A portion of a screen printer station 70 is shown in FIGS. 7 and 8 with a cover (not shown) removed. The positioning device 97 includes opposing step-like spaced surfaces 90,92,94;91,93,95 formed from sheet metal. Each one of the shaped surfaces has a leg 92,93 connected to and extending upwardly from a steel plate 96, and an upwardly extending portion 90,91 spaced outwardly by horizontal portion 94,95. Internal conveyor belts 72,73 are spaced above horizontal portions 94,95, respectively.
As shown in FIG. 8, the lips 13,15 of the outer rails 12,14 are in abutting engagement with the step-like spaced surfaces 92;93 when the support 10 is released.
With reference to FIGS. 7 and 8, the support 10 is positioned on the steel plate 96 and is held thereon by magnets 50 (FIG. 2) which are positioned in recesses 52 (FIG. 3) located in the underside of the mid-block 16.
Printed circuit boards 80,81,82 are sequentially supplied to the screenprinter 70 by a pair of feeder conveyor belts 85,86. Each printed circuit board is transferred from the conveyor belts 85,86 to the internal conveyor belts 72,73 of the screenprinter 70. The conveying system is indexed such that each printed circuit board stops in the position shown in FIG. 7. The positioning device 97 including the steel plate 96 and the sheet metal opposing step-like spaced surfaces 90,92,94;91,93,95 are raised to lift the support 10 upwardly between the internal conveyor belts 72,73 to contact the underside of the printed circuit board 81. The printed circuit board 81 is drawn to the support 10 by the vacuum applied through port 76, to the underside of the support 10, and through the perforations 21 in the mid-block 16. The vacuum acts to retain the printed circuit board 81 against the upper support surface 17 of the mid-block 16, and the upper surfaces of the inner 24, 26 and outer 12, 14 rails, with the printed circuit board overhanging the sides of the support 10 by a very slight distance. The printed circuit board 81 is lifted off the internal conveyor belts 72,73 at which position the screenprinting step is carried out. After screenprinting, the support 10 is lowered by the screenprinter positioning device 97 to return the printed circuit board 81 to the internal conveyor belts 72,73. The internal conveyor belts 72,73 in turn passes the printed circuit board 81 to exit conveyor belts 87,88 that are external to the screenprinter 70 while another printed circuit board is fed by the feeder conveyor belts 85,86 to the screenprinter 70.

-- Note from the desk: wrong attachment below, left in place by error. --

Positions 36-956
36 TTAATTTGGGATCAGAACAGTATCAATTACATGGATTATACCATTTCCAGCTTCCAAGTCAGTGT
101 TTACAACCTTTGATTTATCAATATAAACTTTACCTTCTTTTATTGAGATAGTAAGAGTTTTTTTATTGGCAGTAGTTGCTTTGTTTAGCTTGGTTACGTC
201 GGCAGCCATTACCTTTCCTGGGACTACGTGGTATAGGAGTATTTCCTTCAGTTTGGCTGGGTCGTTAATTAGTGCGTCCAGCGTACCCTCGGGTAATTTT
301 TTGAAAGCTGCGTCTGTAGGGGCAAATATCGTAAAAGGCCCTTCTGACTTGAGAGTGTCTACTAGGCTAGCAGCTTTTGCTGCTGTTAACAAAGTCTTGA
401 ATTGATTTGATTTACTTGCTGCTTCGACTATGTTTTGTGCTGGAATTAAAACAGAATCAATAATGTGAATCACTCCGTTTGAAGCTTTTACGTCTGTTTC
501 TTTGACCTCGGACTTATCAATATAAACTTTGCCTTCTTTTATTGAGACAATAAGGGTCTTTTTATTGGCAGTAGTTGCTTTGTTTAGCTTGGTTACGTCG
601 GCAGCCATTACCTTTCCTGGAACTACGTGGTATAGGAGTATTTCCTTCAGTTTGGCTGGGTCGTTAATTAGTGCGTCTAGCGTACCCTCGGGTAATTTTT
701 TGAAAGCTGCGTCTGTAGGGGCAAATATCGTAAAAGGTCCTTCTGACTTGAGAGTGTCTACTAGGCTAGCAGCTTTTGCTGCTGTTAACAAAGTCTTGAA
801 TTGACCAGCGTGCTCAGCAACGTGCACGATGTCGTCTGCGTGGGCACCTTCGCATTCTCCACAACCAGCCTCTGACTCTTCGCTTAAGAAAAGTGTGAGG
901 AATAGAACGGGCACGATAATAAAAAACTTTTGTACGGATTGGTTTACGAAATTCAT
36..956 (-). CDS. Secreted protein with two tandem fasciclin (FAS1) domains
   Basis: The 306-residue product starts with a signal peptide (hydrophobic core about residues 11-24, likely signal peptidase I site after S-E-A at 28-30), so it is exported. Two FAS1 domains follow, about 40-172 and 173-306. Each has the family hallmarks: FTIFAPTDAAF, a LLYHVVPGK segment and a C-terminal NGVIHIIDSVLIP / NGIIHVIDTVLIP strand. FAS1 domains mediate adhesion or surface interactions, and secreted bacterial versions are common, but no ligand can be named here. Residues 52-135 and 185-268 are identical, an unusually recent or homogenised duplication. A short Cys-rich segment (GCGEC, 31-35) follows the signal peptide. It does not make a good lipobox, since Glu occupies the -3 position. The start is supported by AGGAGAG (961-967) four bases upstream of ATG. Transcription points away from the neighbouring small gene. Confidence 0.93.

In an alternative embodiment, a pair of snugger bars 78,79 (FIG. 9) engage the side surfaces of the printed circuit board 81 while in the screenprinter 70 and after the board 81 and support 10 are lifted by the positioning device 97. In this embodiment, both the vacuum 74 and the snugger bars 78,79 the printed circuit board in a fixed position during the screenprinting operation. After the printing operation, the snugger bars 78,79 are retracted, and the support is lowered by the positioning device 97 to place the printer circuit board 81 back on the internal conveyor belts 72, 73 for passage to the external conveyor belts 87,88.
Thus, the present invention provides a universal printed circuit board support which can fully support various sizes of printed circuit boards in a screenprinter and/or in other fabrication and assembly environments.
Although the present invention has been described with preferred embodiments, it is to be understood that modifications and variations may be utilized without departing from the spirit and scope of this invention, as those skilled in the art will readily understand. Such modifications and variations are considered to be part of the invention, provided they come within the scope of the appended claims and their equivalents.
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|U.S. Classification||269/203, 29/281.1, 29/271, 29/760, 269/289.00R, 269/3|
|International Classification||H05K3/12, H05K13/00|
|Cooperative Classification||Y10T29/53265, Y10T29/49126, Y10T29/53913, Y10T29/49124, Y10T29/53961, Y10T29/49133, Y10T29/5313, Y10T29/53261, Y10T29/4913, Y10T29/53191, Y10S269/903, H05K3/1216, H05K13/0069|
|Sep 1, 1999||AS||Assignment|
Owner name: MICRON TECHNOLOGY, INC., IDAHO
Free format text: ASSIGNMENT OF ASSIGNORS INTEREST;ASSIGNORS:PECKHAM, MARK V.;TEITENBERG, TONY;REEL/FRAME:010223/0388
Effective date: 19990827
|Dec 9, 2005||FPAY||Fee payment|
Year of fee payment: 4
|Dec 2, 2009||FPAY||Fee payment|
Year of fee payment: 8
|Dec 4, 2013||FPAY||Fee payment|
Year of fee payment: 12